While flipping pages with your coffee mug of interior magazines, have you ever noticed one common element in all the pictures? Or do you ever wonder how do people exactly fit so many things into one frame and yet maintain minimalism? Is it the color tone of the room, or the size, or the style, or all the above that intrigues you the most?
Well! This article helps you with exactly the know-how of designing your room around a signature piece. The first question that you should consider is what is the prime commodity while designing – i.e., whether you have a fully furnished room and you want to place a signature piece in one of the corners/ elevations or you have a vacant room with your signature piece and you want to design around it. In either of the cases, the following theory will help you to come to better conclusions.
What could be possibly a signature piece? It could be furniture, artwork, color schemes or even fabrics that set a style, it will be the one feature to perfectly convey the right tone of your home’s true self. After all, if people don’t get a feel for your personality as soon as they walk into your room or space, how will they know if you actually live there?
Signature pieces work to create main focal points within your home by adding a desired element of interest, sophistication and even fun into an otherwise sterile, unloved space.
If you are in a situation that you need to choose your own signature piece, look for a piece that means something to you or something useful. It could be an artwork reminding you of your last trip to Ireland or it could be a swing right in the middle of the window. Anything that connects to you will fit well in the space that you live in.
Do remember that , irrespective of the size, you can use more than one signature piece in your room. Placing them subtly at an appropriate distance is the master key to the design. However, care should be taken that you do not distract the viewers from either of them.
Furniture in itself can actually work great as a signature piece in a room. Say, you already have a built in wardrobe in the main elevation of the room which simply dominates the existing space, try playing with finishes and colors to make it look less bulky. Other thing could be antique dining chairs from your grandfather’s time which is both functional and creative, and can easily be dressed or arranged to reflect sculpture and art.
Use the best features to your advantage and build the room up to match and complement it. The best way to do this is with considering the following points :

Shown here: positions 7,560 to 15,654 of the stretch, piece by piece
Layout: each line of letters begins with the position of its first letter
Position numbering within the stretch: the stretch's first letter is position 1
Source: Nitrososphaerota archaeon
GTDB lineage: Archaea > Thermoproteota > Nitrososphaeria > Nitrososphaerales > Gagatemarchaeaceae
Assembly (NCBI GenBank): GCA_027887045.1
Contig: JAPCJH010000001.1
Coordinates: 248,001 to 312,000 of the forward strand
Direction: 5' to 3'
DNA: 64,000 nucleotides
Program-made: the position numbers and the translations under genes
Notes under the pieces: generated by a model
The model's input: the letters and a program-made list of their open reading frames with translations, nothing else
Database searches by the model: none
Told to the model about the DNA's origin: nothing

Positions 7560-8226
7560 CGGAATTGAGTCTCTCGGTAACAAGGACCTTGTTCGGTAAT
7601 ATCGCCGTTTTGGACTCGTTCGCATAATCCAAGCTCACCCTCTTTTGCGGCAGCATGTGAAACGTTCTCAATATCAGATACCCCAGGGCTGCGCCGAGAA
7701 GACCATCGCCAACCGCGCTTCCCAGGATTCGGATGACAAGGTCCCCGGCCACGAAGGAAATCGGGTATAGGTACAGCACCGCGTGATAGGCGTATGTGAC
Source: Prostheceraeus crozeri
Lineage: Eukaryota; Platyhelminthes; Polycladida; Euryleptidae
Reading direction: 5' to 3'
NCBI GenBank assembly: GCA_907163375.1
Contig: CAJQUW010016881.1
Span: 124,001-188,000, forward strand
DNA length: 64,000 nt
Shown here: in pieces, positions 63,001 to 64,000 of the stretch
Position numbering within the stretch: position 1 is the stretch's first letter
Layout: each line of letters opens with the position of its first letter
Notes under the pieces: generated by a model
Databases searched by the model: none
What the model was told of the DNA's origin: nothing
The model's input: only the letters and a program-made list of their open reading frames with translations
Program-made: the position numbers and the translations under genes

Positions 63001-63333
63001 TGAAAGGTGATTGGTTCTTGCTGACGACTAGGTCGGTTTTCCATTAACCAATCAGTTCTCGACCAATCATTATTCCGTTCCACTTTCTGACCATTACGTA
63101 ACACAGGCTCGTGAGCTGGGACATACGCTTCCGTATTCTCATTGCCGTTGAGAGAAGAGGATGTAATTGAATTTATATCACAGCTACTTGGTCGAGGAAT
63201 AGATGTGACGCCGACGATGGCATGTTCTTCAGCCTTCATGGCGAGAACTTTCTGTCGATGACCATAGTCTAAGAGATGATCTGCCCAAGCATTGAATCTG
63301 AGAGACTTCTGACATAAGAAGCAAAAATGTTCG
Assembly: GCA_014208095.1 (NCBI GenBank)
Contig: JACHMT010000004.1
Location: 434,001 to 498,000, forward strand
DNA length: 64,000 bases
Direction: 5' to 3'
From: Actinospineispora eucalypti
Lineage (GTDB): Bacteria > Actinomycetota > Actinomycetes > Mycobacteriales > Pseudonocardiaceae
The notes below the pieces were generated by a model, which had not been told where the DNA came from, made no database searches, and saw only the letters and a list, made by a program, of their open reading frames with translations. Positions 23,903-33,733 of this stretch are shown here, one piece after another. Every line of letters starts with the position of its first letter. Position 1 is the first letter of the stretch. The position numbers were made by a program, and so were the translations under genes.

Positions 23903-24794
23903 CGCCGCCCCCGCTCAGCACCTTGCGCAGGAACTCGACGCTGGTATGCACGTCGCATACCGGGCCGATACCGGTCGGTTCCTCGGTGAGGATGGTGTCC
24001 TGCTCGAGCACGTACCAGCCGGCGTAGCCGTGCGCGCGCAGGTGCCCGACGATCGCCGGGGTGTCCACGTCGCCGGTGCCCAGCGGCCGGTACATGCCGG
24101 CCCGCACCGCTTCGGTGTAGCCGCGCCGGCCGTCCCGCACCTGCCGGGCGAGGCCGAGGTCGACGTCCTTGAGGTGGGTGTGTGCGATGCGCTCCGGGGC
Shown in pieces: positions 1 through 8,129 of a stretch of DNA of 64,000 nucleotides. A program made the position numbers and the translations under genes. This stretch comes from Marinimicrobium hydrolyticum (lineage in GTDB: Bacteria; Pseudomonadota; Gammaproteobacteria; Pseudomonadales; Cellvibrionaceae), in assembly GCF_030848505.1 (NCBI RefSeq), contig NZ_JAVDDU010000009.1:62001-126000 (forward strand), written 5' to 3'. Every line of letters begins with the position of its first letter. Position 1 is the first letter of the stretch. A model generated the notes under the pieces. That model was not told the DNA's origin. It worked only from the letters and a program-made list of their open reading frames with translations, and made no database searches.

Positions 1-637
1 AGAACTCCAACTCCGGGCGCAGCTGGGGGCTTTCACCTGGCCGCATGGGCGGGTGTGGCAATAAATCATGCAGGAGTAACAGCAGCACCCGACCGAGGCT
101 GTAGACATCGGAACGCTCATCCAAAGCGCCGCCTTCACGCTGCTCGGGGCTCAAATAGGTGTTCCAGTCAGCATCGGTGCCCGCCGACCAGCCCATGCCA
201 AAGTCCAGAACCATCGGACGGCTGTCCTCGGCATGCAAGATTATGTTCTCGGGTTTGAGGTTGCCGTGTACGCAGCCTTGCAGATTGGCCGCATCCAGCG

If your signature piece is quite dark in color, you can make the room both richer and darker to balance it or you can add much lighter colored elements accented with dark colors that match the piece to create a stark contrast. Or the other way to go about it is, if you have your signature piece as a dark toned recliner chair, shades of the same color could be used to create a subtle effects and accentuated with lamps and upholstery.
The style of the room makes a prominent difference while designing a space around a signature piece. If the signature piece is intricately ornate, you can introduce simpler pieces into the space to both contrast and balance it out, (in the same craft though) without distracting from the beauty of the piece. However if it is modern, designing the space around a similar context can uplift the whole ambience of the room.
The size of your piece needs to be taken into account too. A small room with huge and lofty furniture pieces could make the room full and hence lighter signature pieces in contrast could be used. . Likewise, if it’s small, keep things near it on the smaller side to keep it from being dwarfed. Trick is to not give too much weightage to the piece as well as the room. Go with the natural flow of the room and simply work with what you have to get a bolder look.
All a room really needs to achieve is one well-chosen signature piece or focal point that perfectly reflects you. So don’t worry about what your peers will say, just go out there, get the piece that you really want, and make that dull space pop!
At the end of the day it’s your own personal style. “Just play with rooms and areas and don’t be so stuck on a plan,” says Hayes. “Sometimes you have to shuffle and sometimes the smallest tweaks can make a really big difference and balance everything else out.”
Here’s one example to gist out the article –
The craft piece (mirror In the center) acts a s a focal point for the room. Light tones of upholstery, light metal bed, bedside lamp and the slender members of the windows (mullions) are considered while designing the above space.